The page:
#3 – Corrosion Due to High Soil Resistivity

One of the more underappreciated issues with cathodic protection troubleshooting is soil sensitivity. You need to know if the natural resistance in the soil where pipes are buried, resting, or touching will cause disruption in the electrical current flow. If this occurs, you’ll likely find higher output levels from the CP system to ensure the same level of protection is achieved, often increasing monthly and operational expenses.

This is a good argument for always having your soil tested before, during, and after the construction of your facility. A quick and easy soil test may give you all the insights you need before dealing with conductive backfills or deploying more supplicated systems designed to work in especially highly sensitive soil environments.

Embracing Technology and Innovation in Cathodic Protection

Our team at Dreiym Engineering blends tried-and-true methods from the past with modern innovations and technological advancements to help mitigate common problems of system integrity, including cathodic protection design.

The goal of most technology being implemented in this specific field is to enhance system efficiency and effectiveness. However, you want to work with an engineering firm with the tools, skills, and people to help you adopt new methodologies.

We’ve had over 30 years of experience working in and around all kinds of cathodic protection design. Even when we encounter a system we haven’t experienced before, we are continually learning to ensure our team is up to date so we can provide the most crucial insights you need for a reliable system.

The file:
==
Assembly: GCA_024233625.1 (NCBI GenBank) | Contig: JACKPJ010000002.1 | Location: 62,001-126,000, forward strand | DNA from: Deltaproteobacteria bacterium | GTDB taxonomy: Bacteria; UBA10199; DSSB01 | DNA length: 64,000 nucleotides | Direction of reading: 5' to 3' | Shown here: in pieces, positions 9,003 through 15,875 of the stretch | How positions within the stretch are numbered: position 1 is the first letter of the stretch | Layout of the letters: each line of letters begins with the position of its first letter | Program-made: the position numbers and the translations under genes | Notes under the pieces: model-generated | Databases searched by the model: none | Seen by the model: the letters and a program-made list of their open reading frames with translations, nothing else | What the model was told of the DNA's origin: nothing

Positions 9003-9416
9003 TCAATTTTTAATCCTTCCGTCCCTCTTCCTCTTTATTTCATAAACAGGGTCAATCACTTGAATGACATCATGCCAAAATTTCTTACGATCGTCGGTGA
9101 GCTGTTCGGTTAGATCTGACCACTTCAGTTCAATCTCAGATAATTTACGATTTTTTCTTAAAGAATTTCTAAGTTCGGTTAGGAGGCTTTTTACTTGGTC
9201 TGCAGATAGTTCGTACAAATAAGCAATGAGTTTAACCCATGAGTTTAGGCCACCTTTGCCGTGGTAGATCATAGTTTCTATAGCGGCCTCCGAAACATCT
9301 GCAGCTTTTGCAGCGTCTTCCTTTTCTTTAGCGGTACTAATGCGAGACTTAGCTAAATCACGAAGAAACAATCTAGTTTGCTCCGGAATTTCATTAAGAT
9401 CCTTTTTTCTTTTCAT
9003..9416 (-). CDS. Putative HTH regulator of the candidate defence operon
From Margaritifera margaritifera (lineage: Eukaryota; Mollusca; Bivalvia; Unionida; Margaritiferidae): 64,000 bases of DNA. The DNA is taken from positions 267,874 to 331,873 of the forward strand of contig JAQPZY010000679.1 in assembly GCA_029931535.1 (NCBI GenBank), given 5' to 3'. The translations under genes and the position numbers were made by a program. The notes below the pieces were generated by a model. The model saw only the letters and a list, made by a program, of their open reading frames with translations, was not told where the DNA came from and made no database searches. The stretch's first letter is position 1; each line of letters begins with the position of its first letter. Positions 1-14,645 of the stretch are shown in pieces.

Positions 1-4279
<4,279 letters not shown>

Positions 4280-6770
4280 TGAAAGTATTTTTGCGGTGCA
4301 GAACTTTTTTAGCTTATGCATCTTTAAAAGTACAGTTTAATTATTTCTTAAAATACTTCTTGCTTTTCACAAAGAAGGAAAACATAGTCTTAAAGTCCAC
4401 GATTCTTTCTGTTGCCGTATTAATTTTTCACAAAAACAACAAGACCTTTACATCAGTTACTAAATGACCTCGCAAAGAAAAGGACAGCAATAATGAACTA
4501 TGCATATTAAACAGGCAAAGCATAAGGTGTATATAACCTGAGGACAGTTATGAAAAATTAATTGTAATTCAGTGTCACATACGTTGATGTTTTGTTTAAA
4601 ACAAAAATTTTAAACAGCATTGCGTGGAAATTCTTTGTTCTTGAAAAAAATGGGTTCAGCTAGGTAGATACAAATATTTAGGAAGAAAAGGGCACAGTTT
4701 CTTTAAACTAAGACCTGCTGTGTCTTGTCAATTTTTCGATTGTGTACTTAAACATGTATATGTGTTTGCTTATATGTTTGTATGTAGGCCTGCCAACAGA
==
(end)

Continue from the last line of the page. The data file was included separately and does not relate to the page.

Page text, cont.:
If you would like to benefit from such insights, book a consultation with our team today. From interference testing to pipeline and tank structural analysis, we have the expertise you need for success.

Final Thoughts

While cathodic protection design is crucial to extending a structure’s lifespan and reducing the risks of leaks, damages, downtime, and environmental concerns, routine maintenance and proactive function testing are also necessary to ensure it is working effectively.

With the right insights and maintenance schedules, you’ll be able to better protect your system for years to come. If you have any other questions about integrating cathodic protection design into your system, give us a call at Dreiym Engineering. From soil corrosivity analysis to structure-to-electrolyte potential surveys, we have you covered.